Gold refinery at DMCC to open in six months

International gold refining standard is coming to Dubai with three high-tech refineries being set up at the Dubai Metals and Commodities Centre (DMCC) poised to boost the City of Golds refining capacity to a significant level.

By Isaac John

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Published: Sun 17 Aug 2003, 12:16 PM

Last updated: Thu 17 Nov 2022, 10:21 AM

According to industry sources, the combined refining capacity of the three refineries in the initial phase would be 300 metric tonnes per year which can go up to 500 tonnes at a later stage. "The setting up of the three refineries signals the arrival of standard gold refining concept that will speed up the process to make Dubai a good delivery centre," the source said.

The first refinery to go on stream within six months at the DMCC is the 100 metric tonne Al Ghurair Giga Gold (GGG) refinery being set up at a cost of Dh50 million. Owned by the Al Ghurair group, the refinery is a joint venture with Haji Muhammad Rafiq as the managing director of the project. Al Ghurair has a 51 per cent stake in the refinery which is being built on 40,000 square metre area at DMCC.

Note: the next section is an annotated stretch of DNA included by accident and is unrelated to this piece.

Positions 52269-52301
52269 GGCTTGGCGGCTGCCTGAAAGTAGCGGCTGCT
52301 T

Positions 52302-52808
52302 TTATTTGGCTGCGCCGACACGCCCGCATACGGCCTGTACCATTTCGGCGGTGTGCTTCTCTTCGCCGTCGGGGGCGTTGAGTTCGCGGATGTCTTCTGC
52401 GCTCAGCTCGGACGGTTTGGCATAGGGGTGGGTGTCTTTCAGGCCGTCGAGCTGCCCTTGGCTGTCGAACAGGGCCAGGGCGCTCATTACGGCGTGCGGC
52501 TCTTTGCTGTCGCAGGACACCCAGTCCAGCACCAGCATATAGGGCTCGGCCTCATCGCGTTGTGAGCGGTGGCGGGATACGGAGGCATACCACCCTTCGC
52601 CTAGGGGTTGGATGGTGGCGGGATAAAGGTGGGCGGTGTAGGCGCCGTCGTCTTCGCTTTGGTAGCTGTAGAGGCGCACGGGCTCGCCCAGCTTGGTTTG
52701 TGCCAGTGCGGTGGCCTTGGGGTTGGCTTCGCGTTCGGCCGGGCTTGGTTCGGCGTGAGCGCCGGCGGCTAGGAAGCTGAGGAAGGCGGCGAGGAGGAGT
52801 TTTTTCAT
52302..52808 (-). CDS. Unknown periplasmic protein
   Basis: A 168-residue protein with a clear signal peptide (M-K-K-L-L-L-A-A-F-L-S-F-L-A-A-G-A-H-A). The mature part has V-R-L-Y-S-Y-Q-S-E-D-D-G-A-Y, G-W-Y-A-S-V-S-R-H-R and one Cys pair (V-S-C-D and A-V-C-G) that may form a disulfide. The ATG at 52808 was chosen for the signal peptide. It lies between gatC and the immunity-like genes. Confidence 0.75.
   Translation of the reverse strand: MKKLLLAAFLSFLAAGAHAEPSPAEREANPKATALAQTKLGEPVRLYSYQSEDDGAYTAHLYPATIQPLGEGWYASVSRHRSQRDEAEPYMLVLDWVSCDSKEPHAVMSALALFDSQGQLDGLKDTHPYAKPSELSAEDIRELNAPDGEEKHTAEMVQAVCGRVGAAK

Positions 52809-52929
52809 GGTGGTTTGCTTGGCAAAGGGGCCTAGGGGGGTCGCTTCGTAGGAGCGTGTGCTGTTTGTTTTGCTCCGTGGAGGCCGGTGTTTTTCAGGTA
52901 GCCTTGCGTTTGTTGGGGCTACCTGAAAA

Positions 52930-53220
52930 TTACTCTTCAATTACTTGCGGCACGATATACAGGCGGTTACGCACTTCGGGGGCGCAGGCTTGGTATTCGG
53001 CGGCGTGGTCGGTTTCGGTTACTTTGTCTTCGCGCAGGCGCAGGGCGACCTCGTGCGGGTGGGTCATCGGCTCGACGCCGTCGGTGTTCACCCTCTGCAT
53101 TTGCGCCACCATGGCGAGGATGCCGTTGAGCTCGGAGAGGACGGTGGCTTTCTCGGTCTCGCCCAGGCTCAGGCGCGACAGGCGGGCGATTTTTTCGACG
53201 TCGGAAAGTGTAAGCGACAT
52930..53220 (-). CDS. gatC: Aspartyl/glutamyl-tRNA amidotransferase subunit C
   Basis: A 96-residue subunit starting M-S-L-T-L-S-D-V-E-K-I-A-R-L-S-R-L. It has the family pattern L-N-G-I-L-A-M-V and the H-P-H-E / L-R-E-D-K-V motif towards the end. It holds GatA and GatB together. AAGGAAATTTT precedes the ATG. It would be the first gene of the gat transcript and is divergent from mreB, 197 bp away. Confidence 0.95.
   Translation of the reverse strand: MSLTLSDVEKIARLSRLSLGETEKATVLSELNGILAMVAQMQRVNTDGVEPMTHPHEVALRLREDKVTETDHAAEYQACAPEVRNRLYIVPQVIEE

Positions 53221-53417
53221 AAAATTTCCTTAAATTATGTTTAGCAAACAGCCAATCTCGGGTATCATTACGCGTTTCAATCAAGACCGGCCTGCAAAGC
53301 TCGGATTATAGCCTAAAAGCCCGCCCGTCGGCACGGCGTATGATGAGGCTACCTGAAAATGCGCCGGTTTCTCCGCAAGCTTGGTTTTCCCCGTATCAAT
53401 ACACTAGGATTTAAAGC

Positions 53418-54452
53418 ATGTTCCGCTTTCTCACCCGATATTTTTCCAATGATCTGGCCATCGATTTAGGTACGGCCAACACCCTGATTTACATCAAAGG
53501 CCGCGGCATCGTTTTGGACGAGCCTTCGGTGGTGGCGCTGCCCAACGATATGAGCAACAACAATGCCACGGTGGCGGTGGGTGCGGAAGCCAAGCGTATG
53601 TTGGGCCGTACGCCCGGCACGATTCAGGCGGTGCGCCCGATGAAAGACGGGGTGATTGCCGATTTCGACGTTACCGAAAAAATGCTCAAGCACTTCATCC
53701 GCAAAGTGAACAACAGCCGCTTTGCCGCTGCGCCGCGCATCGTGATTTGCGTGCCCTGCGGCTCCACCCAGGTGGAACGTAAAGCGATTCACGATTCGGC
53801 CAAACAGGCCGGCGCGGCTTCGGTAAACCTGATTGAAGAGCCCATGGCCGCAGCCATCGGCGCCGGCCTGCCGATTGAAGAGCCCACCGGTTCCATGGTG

The GGG Refinery, being set up in technological collaboration with Mintek of South Africa, will initially outsource gold bricks of 96.5 purity from South Africa and refine them into 99.9 purity gold. It will also be resorting to scrap supplies sourced locally and from the region.

The other two refineries being set up are by ARY Group, and Emirates Gold, both existing players who would be relocating to the DMCC with capacity additions to 100 tonnes. ARY has its refinery now located in Sharjah, and Emirates Gold in Dubai.

The proposed Dh50 million ARY Aurum Plus will include automated equipment for minting coins, small and large bullion bars, detailed crafting, cutting and polishing of 18-carat, 20-carat and 22-carat gold jewellery.

A source close to GGG refinery said the promoters are pondering an entry into the mining sector in South Africa and Russia to meet the refining capacity. According to Tawfique Abdullah, CEO of DMCC, a cluster of manufacturing units would enhance the performance of the precious metal industry since no one in the jewellery business can do everything in the value chain with perfection. "Specialisation needs clustering, and for clustering there needs to be an infrastructure in place. And that is what DMCC is putting in place."

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